Eight startups to watch from Demo Day in Austin

Mason Arnold of Greenling pitches its healthy grocery delivery service

A gaming company, weather site and even an organic grocery delivery service pitched their startup companies at the Capital Factory’s Demo Day in Austin last week.
In an afternoon session, 17 entrepreneurs fast pitched their ventures on stage at the AT&T Executive Education and Conference Center to other entrepreneurs, investors and the media. Here’s my top eight:

Apptive – Chris Belew, an experienced entrepreneur, founded the site, which allows anyone to make a mobile phone app easily without having to know how to code. Prices start at $300. The company is signing up re-sellers to market its services. Its customers include attorneys, chambers of commerce and small businesses. The company is looking to raise $500,000 in the next three months.

The Daily Dot – Nick White, co-founder and CEO, worked for the traditional newspaper industry for years, but saw a new opportunity online. “People live their lives online,” White said. But the media didn’t get that memo, he said. They still cover the Internet like an industry and not like a community, he said. That’s the sweet spot for The Daily Dot, which bills itself as the hometown newspaper of the World Wide Web. “It’s the paper of record for the Internet,” he said. “It covers what happens online.”

Forecast – Rene J. Pinnel, the CEO of Hurricane Party, was a 2010 Capital Factory finalist. The company created an app called Hurricane Party, which it introduced at the last SXSW Interactive. Forecast is the company’s latest app. The app launched eight weeks ago and has 27,000 users in private beta testing right now. With the app, users broadcast their plans to friends. The company is raising $250,000 in seed funding and has about half of the money already committed.

Greenling – Mason Arnold, one of the founders, wants people to eat healthier to save their lives. He created an online shopping and grocery delivery service in Austin and San Antonio with more than 5,000 customers. The company plans to expand to Houston and Dallas next year. “The food system is changing,” Arnold said. “It has to change and Greenling is here to save the day.”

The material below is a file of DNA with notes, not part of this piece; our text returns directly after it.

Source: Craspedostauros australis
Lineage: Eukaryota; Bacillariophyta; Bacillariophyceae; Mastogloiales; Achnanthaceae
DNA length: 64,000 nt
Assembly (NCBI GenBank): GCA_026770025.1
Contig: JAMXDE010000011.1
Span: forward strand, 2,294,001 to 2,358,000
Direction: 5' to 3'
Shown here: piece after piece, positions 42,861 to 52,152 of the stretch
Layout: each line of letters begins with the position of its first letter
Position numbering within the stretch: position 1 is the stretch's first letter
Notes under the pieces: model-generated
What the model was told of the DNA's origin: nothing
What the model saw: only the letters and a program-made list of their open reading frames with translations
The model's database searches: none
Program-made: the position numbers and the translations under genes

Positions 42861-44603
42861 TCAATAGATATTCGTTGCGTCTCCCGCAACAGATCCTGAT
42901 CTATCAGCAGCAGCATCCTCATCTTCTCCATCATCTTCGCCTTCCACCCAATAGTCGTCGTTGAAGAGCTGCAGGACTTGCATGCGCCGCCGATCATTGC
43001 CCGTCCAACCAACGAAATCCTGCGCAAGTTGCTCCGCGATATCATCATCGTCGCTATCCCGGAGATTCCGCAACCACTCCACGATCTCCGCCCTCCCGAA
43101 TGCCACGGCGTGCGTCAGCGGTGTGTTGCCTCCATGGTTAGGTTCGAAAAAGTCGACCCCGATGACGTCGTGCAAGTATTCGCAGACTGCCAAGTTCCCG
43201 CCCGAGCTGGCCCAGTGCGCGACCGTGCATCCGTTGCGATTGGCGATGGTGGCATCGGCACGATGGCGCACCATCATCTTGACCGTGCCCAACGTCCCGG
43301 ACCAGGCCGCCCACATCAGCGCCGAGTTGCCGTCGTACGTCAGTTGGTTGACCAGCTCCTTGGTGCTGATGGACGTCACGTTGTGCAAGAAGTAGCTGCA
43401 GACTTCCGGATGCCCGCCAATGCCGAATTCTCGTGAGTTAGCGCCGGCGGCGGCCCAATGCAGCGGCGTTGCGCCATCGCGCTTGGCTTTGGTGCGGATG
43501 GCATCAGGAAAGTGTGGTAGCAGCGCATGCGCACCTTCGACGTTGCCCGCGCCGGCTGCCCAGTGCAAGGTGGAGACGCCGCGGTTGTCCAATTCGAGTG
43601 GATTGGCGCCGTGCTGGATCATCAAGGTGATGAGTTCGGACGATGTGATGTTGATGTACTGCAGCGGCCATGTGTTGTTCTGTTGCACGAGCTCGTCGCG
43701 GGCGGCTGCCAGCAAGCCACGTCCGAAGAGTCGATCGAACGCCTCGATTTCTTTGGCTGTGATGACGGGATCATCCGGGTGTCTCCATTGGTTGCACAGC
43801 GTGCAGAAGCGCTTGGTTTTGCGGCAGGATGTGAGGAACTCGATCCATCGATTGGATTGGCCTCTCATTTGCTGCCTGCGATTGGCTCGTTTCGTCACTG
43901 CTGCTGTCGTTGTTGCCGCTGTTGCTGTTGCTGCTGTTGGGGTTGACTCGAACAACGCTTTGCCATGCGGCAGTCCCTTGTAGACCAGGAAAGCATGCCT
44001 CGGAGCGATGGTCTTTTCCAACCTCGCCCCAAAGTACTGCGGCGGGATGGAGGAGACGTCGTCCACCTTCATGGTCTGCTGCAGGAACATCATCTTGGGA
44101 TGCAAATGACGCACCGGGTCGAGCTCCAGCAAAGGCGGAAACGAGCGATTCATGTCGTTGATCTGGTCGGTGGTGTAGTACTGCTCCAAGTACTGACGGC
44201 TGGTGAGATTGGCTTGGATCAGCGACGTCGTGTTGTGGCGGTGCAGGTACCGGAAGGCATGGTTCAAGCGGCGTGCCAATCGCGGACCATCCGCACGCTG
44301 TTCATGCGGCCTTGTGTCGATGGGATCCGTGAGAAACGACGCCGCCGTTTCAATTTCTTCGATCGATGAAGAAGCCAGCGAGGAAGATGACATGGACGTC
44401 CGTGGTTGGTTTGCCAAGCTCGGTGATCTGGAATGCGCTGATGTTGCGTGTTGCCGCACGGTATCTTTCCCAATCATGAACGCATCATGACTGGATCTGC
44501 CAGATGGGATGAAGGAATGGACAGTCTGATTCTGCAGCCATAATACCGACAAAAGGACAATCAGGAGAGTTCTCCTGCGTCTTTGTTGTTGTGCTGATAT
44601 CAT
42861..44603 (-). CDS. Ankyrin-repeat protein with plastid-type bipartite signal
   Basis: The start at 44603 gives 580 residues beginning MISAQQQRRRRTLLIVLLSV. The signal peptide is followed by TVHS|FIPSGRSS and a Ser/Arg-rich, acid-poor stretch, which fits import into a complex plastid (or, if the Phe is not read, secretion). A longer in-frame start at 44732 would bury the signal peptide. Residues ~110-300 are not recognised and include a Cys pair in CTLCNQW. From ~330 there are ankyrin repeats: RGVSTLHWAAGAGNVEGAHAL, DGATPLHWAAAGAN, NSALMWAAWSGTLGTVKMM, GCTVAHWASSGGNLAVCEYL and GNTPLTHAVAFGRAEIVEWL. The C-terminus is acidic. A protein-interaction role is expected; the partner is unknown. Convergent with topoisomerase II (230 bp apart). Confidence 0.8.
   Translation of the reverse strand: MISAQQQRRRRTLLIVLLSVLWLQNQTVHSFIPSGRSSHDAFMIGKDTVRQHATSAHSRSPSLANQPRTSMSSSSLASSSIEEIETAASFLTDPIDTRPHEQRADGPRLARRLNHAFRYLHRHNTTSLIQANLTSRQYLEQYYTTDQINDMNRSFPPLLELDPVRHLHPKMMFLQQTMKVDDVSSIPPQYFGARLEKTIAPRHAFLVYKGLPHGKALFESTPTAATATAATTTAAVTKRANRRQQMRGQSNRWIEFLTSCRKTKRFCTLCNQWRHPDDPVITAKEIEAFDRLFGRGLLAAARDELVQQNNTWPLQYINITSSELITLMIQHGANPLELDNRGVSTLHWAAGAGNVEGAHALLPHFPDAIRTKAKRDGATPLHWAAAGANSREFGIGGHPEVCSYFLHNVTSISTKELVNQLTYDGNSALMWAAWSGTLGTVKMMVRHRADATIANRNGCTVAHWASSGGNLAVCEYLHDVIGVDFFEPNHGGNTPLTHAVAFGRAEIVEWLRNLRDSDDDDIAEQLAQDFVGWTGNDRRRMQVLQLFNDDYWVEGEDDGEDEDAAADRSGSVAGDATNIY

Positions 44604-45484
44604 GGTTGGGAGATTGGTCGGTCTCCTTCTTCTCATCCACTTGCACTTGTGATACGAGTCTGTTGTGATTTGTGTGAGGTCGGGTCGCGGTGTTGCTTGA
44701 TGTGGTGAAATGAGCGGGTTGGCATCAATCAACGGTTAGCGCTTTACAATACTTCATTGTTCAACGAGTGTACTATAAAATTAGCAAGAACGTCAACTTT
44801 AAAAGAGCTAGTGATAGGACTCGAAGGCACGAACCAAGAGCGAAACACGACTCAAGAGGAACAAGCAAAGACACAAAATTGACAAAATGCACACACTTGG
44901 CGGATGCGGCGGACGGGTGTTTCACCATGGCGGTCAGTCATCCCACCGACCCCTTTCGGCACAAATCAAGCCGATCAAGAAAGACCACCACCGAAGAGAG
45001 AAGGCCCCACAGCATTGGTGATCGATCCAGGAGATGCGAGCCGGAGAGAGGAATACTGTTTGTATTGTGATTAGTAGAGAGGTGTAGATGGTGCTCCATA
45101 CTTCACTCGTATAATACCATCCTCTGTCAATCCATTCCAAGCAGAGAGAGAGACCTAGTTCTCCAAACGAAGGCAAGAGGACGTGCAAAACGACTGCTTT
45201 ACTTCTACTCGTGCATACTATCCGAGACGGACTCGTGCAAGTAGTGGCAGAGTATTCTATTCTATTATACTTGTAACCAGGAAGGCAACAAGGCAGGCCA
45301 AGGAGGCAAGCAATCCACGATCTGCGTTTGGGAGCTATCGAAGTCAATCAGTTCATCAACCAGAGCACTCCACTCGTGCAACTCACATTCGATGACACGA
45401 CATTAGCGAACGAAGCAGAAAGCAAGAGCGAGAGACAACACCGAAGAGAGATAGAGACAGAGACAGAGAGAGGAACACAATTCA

Infochimps – Dhruv Bansal, one of the founders, created a marketplace for data. His two-year-old data services company aggregates and sells data sets. He also made news at the event with the announcement that Infochimps acquired another Capital Factory finalist from 2010, Keepstream, a social media curation site.

Loku – Dan Street, the founder, wants people to plug into the local scene. His company provides information on local establishments from coffee shops to bars and provides graphics and maps and reviews. The company is raising $1.5 million in its first round of venture capital funding.

Ricochet Labs – Rodney Gibbs, a seasoned entrepreneur, founded Ricochet Labs to encourage people to play more games. The company created a gaming platform called Qrank, which lets people play a question and answer trivia game. “We make it easy for anyone with content to make mobile games out of that content,” Gibbs said. The Texas Tribune, Kirkus Review and others are currently using the game to engage and reward their readers.

Stormpulse – Matt Wensing, founder, wanted better storm tracking data for his family. So he wrote some software and created Stormpulse in 2006. He lives in Jupiter, Florida, which is in Palm Beach County. The site now has all kinds of big companies as customers like FedEx, Disney, IBM and JetBlue. The companies need the most accurate weather information to run their business. In addition, government agencies like NASA and the Navy use StormPulse, but Wensing said he was totally blown away when he was eating his breakfast cereal one morning and he got a call from the White House. The White House situation room uses Stormpulse to keep track of pending storms. Wensing’s currently seeking funding to expand the site.

© 2024 SiliconHills

Theme by Anders NorenUp ↑